Deerfield Residence Landscape Design traditional-landscape
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Deerfield Residence Landscape Design

Arrow. Land + Structures. Marco Romani, RLA. Landscape Architect
URL
http://www.thearrowshop.com
Inspiration for a traditional shade backyard stone garden path in Chicago. — Houzz

This photo has 6 questions

icbugs wrote:
Are these stones set on concrete or sand? - I need a small area wlk outside the door of my sunroom. I need recommendations. Thank you
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icbugs
Dear Marco, I appreciate your time and trouble you have put in to answering my question. I live in Greenville, S.C. so we don't have very cold winters. I will ask the installer about the sand, though. They have not finished this project so it would not be too late to change their method. I am concerned about the rocking of the stones and I don't think it rude to mention this to them. I also realize they are not finished yet. and this project is still in the work process so perhaps they will correct the rocking of the stones. I just want to be sure the finished job is to my liking and I also don't want anyone tripping on this pathway. Again, thank you so much for your input.
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nellie59

too much mass in the stone you covered with...it crowds the beauty of the wonderful green plantings!


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pearliegirl wrote:
Tree lined gate - What are the tall pillar-like trees along the black gate called?
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mrearwigsr
how far away from the fence are the arborvitaes planted and what spacing between?
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Ellen Saegaert
If these were emerald green arborvitae, how far away from the fence should they be planted? How long before 6-7 ' trees would grow to make a full screen (planted 3' apart) in CT in full sun and clay soil?
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Penny Hurst wrote:
what type of pine trees? - The pine trees.thanks
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jcorrow
Not sure, but I think they are tree leaves.
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PRO
Arrow. Land + Structures
They are evergreen leaves. Fronds-like fans of evergreen needles.
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Susan Padgett wrote:
Is that a sump pump under the grate?
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PRO
Rosebrook Pools, Inc.
Hi Susan. Romani Landscaping did the beautiful hardscape on this job, so they will be able to answer your question.
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PRO
Arrow. Land + Structures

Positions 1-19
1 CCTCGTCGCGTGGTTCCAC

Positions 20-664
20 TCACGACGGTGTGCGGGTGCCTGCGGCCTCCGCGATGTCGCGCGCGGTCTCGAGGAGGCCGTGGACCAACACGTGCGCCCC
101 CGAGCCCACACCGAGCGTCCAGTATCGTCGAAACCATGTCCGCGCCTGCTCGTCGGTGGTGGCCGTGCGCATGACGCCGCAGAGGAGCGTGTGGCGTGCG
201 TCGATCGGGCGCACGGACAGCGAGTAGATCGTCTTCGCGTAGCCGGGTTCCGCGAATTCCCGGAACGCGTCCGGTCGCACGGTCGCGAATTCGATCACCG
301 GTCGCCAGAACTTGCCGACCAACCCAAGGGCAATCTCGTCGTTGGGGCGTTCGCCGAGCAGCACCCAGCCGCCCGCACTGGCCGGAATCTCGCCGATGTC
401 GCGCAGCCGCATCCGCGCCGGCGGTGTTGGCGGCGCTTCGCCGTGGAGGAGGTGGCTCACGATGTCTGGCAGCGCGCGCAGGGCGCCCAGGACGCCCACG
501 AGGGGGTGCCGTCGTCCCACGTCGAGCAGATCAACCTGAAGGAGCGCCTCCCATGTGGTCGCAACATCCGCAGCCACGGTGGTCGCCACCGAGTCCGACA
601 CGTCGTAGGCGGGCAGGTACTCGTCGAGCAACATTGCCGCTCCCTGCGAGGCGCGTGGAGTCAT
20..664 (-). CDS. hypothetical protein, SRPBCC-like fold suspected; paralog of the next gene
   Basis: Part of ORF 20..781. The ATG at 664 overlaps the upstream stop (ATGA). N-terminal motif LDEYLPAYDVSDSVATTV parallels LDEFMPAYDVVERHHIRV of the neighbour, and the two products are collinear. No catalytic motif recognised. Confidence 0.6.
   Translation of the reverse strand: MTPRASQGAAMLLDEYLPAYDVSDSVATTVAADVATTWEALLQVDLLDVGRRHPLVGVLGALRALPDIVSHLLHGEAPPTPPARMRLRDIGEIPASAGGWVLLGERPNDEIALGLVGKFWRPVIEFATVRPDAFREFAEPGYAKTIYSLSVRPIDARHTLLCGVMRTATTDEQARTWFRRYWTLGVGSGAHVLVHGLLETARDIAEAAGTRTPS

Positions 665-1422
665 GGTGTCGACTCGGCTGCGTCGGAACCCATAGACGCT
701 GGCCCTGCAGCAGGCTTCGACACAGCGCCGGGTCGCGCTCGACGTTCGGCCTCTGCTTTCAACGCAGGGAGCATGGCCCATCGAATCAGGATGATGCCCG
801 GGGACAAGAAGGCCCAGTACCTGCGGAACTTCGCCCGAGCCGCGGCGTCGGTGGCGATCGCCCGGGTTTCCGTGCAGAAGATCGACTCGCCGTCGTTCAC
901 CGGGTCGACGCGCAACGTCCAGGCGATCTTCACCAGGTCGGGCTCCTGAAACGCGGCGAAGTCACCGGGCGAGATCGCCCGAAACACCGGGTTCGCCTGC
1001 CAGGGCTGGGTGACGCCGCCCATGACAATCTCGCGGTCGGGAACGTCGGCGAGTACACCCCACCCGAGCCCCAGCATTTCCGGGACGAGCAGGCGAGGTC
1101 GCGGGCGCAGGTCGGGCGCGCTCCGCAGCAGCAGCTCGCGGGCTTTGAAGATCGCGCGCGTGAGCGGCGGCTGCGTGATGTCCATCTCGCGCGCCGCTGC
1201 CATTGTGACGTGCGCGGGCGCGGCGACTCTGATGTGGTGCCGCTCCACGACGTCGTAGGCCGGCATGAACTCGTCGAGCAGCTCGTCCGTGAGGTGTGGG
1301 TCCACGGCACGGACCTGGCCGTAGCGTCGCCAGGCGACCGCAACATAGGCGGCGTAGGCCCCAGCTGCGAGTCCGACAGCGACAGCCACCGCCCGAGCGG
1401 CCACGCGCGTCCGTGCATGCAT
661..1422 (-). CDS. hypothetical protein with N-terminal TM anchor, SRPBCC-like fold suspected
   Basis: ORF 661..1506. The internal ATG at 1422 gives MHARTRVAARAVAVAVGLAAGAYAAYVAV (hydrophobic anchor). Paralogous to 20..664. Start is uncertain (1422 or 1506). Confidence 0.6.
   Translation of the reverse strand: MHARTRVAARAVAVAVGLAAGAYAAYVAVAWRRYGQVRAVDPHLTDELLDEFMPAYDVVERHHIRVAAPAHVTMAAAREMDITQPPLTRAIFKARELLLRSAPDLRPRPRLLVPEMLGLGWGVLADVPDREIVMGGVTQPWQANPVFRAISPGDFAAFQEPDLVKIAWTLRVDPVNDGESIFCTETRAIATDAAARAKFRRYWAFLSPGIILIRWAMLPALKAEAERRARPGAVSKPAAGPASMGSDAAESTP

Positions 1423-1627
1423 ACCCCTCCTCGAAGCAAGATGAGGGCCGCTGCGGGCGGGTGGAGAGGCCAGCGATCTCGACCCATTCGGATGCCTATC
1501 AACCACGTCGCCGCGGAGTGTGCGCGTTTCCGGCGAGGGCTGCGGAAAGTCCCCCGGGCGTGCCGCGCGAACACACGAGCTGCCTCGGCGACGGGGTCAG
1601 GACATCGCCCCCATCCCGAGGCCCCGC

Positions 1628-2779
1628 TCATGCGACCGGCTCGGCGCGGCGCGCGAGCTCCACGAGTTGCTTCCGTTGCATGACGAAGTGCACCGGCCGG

Hi Susan - Thank you for your question. That drain is a deep concrete catch basin with an iron grate lid on top. There is no pump inside....the yard is gently pitched to that corner and once the rain water level inside reaches a certain height, it exits through pipes that are connected to that basin. Hope this answers your question! :-)
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porker82 wrote:
What type of grass is on the ground? - the grass is really lush, is it bermuda, st augustine, etc?...
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PRO
Arrow. Land + Structures
Hello porker82 - the grass is called Kentucky bluegrass. the reason it looks so nice and lush is because our maintenance team maintains it with a high level of care on a weekly basis.
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rachel101fan wrote:
what type of grass is that?
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PRO
Arrow. Land + Structures
Hello Rachel101fan, the grasses on the right side of the pic are Miscanthus sinensis 'Purpurascens'. The common name is Purple Silver Grass or Flame Grass.
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What Houzz contributors are saying:

Falon Land Studio LLC added this to How to Move Water Through Your Landscape
When Drainage Should Go UndergroundSubdrainage is preferred when there is not enough ground to work with for shaping and grading a swale that can handle all of the stormwater runoff. Tight urban courtyards are an example of when a homeowner might opt for buried drainpipes to carry away roof runoff from a large home. Subdrainage is hidden, occurring in underground systems of concrete catch basins and PVC pipes. Subdrains have become less popular as swales have grown in popularity. Swales can be used in conjunction with drain inlets or buried drains when there is not a sufficient infiltration area. Drain inlets are also often used as backup drainage for rain gardens. The rain garden is designed to handle runoff from the majority of storms, but in the event of a major 100-year storm, the overflow water will have a place to go via a drain inlet that connects to the city system.The far corner of the yard in this photo has a drain inlet that connects to a larger pipe drainage system. Drain inlets can be used in small urban gardens that do not have space for swales or do not have adequate soil depth for infiltration. Sometimes there just is not enough space on the ground to handle the runoff. The slope of the site is also ultimately related to the size of the yard, because a swale requires more space to meander along with check dams and terracing on a steep site.

What Houzzers are commenting on:

dromeo55 added this to JD & Sam's Casa
Could be a nice path between spaces or a nice walkable perimeter along the lawn border to minimize edging.

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